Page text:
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Understanding the Basics of Credit Cards

Understanding the Basics of Credit Cards

Credit cards: They're everywhere. They're easy to get, yet, they have the potential to either help or harm your finances if you’re not careful. The key is understanding how credit cards work and how to use them to your best advantage.

What is a credit card?

A credit card is an actual plastic (sometimes it’s even metal) card issued by a financial institution that allows you to borrow money from a line of credit extended by that institution (to YOU). The cardholder agreement includes terms of borrowing that money - how much you are allowed to spend, when it needs to be repaid, and at what interest rate you will be charged if you decide to carry a balance.

How does it work?

Credit card companies make money by charging you interest on the money you borrow from them - assuming you don’t pay it off in full every month. They calculate this interest charge using annual percentage rates, or APRs, that may vary widely with each credit card, depending on your financial history and the type of program you’ve signed up for.

When you make a purchase using a credit card and don’t pay it off immediately, it’s called carrying a balance. You have a grace period, typically of a month, to repay the borrowed money; if you don’t, that’s when you get charged interest based on your APR and the outstanding balance.

To calculate what your monthly interest charge on your balance is, simply take your APR, divide it by 12, and that is your monthly periodic rate. To find out your monthly interest charge, you would multiply your monthly balance times that periodic rate. For example, if you have a credit card with a 20% APR, the monthly periodic rate would be 20 divided by 12, or 1.66%. A credit card issuer then averages your daily balance each month and charges you interest based on that amount.

Why should you get a credit card?

A credit card can be a fantastic financial tool. For example, having a credit card can:

  • Help you build your credit history by showing over time that you can borrow and repay money responsibly 
  • Allow you to make major purchases and pay them off over time
  • Take advantage of rewards programs such as earning airline miles for every dollar spent or “points” that you can trade for purchases (or even cash-back)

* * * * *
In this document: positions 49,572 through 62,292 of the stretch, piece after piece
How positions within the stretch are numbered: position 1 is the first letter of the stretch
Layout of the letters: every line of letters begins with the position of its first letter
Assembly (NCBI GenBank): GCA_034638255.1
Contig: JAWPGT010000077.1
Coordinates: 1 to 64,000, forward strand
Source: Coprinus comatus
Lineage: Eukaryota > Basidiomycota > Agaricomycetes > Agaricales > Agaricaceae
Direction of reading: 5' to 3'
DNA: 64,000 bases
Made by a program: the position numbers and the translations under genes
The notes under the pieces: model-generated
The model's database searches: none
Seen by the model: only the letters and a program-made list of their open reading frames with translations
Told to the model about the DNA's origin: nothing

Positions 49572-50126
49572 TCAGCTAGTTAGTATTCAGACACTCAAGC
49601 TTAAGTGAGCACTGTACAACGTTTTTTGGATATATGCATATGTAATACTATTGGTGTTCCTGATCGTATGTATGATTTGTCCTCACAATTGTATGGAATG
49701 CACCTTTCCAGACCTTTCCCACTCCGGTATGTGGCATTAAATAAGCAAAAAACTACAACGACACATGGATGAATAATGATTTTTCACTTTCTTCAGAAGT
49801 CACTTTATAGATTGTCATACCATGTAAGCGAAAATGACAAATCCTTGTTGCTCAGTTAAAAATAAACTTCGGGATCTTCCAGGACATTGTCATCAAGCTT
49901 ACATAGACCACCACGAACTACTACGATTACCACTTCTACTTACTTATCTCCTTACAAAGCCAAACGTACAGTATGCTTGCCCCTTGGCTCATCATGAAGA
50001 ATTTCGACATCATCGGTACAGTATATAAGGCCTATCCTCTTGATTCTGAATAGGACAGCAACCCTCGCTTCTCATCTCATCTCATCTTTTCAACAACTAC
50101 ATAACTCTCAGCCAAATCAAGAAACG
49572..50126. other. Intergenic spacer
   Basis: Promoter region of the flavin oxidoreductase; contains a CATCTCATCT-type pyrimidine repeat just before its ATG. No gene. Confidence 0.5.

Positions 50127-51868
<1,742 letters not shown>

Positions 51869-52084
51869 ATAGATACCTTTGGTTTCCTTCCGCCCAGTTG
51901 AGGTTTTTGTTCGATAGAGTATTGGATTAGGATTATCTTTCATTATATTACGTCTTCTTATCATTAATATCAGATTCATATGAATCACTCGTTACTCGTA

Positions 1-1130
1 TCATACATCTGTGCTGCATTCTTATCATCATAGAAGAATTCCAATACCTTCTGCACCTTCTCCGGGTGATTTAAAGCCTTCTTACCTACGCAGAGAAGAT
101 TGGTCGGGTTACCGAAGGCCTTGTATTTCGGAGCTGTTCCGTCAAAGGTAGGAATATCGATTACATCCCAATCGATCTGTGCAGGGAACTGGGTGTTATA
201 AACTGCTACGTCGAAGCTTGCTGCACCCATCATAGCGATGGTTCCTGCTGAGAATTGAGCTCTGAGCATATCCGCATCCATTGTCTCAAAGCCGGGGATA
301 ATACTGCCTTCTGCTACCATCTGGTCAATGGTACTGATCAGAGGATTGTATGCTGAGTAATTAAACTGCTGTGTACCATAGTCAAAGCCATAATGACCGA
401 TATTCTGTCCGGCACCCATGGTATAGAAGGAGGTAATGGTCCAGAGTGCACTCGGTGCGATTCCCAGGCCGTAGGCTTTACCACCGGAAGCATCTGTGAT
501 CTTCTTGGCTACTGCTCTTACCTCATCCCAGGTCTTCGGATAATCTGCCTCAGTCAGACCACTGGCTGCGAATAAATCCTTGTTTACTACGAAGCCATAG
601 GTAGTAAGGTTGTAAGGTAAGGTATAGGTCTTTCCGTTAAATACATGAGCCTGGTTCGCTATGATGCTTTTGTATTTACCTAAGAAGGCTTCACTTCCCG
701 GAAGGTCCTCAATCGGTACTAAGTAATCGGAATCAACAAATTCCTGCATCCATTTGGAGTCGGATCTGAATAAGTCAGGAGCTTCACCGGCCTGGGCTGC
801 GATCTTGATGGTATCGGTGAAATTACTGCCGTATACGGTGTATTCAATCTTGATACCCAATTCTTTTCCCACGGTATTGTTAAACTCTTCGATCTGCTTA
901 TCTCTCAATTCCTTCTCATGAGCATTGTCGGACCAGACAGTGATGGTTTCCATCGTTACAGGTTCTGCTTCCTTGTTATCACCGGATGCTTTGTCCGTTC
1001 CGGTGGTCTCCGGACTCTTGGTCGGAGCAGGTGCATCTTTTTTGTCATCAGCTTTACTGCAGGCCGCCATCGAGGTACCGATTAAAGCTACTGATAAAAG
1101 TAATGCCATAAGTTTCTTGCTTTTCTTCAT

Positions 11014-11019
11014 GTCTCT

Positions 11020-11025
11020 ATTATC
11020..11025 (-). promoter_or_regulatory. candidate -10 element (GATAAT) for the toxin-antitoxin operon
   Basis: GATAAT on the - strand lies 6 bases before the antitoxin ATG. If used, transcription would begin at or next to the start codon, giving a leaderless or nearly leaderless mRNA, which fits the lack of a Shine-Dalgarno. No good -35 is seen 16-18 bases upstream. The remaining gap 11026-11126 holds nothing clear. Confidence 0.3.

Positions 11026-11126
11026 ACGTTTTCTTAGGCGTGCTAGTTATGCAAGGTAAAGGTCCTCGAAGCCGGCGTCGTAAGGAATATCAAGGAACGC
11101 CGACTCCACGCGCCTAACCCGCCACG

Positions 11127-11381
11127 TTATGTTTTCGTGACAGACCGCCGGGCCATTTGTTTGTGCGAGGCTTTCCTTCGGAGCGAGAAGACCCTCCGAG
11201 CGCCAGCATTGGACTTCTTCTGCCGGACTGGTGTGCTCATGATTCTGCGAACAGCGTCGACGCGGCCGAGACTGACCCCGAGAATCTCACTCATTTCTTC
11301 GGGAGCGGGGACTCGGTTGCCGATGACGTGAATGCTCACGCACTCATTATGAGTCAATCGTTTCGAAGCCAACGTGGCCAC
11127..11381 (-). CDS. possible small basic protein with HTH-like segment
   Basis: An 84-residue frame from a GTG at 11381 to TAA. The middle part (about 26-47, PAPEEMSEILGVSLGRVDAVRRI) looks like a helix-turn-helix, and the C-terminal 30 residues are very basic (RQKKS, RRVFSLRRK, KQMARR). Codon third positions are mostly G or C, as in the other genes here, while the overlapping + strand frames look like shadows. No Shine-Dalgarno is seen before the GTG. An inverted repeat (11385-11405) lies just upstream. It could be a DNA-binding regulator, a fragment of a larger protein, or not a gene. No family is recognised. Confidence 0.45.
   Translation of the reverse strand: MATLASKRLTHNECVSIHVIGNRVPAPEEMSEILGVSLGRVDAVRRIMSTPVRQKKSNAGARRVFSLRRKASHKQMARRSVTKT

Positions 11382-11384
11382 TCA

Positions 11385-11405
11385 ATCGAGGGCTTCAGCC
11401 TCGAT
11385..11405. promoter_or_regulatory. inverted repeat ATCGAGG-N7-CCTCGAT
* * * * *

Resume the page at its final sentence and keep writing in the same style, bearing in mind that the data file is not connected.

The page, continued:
• Provide a safer and convenient way to make purchases online or in-person without having to carrying cash

However, as great as they are, having a credit card also can have some disadvantages if you don’t stay on top of it. One of the biggest traps consumers fall into is getting used to using the card and not paying it off every month - and incurring expensive finance charges. Another issue is once you owe money on a credit card, you’ll be paying not only interest but also have to watch out potential late payment fees. It can become increasingly difficult to dig yourself out of debt as those charges accumulate, so be careful!

How can you apply for a credit card?

You can apply for a credit card through a community bank like Citizens Bank, or with a dedicated credit card company. You’ll need to provide information such as your name, address, date of birth, and social security number. Keep in mind, they will also check your credit history as well.

One of the best ways to apply for a credit card is with your current bank. If you have a savings or checking account, they will already have your banking information on file. And because you are a customer, paying your credit card bill can be as easy as transferring funds between accounts. Also, if you are a new credit card customer or are trying to rebuild your credit, it may be easier to get approved for a credit card if you already have a banking relationship.

At Citizens Bank, we make it easy to choose the credit card that is right for you, with a simple application process. Find out how to apply for a credit card that best fits your needs and then get in touch and let us know how we can help!.

  • Disputes
  • How to dispute debit card transactions
  • With a Roth IRA, you typically pay taxes on the money before you contribute to your IRA. This means you generally can make qualifying withdraws once you reach 59 1/2 years of age without paying additional taxes on the distributions.

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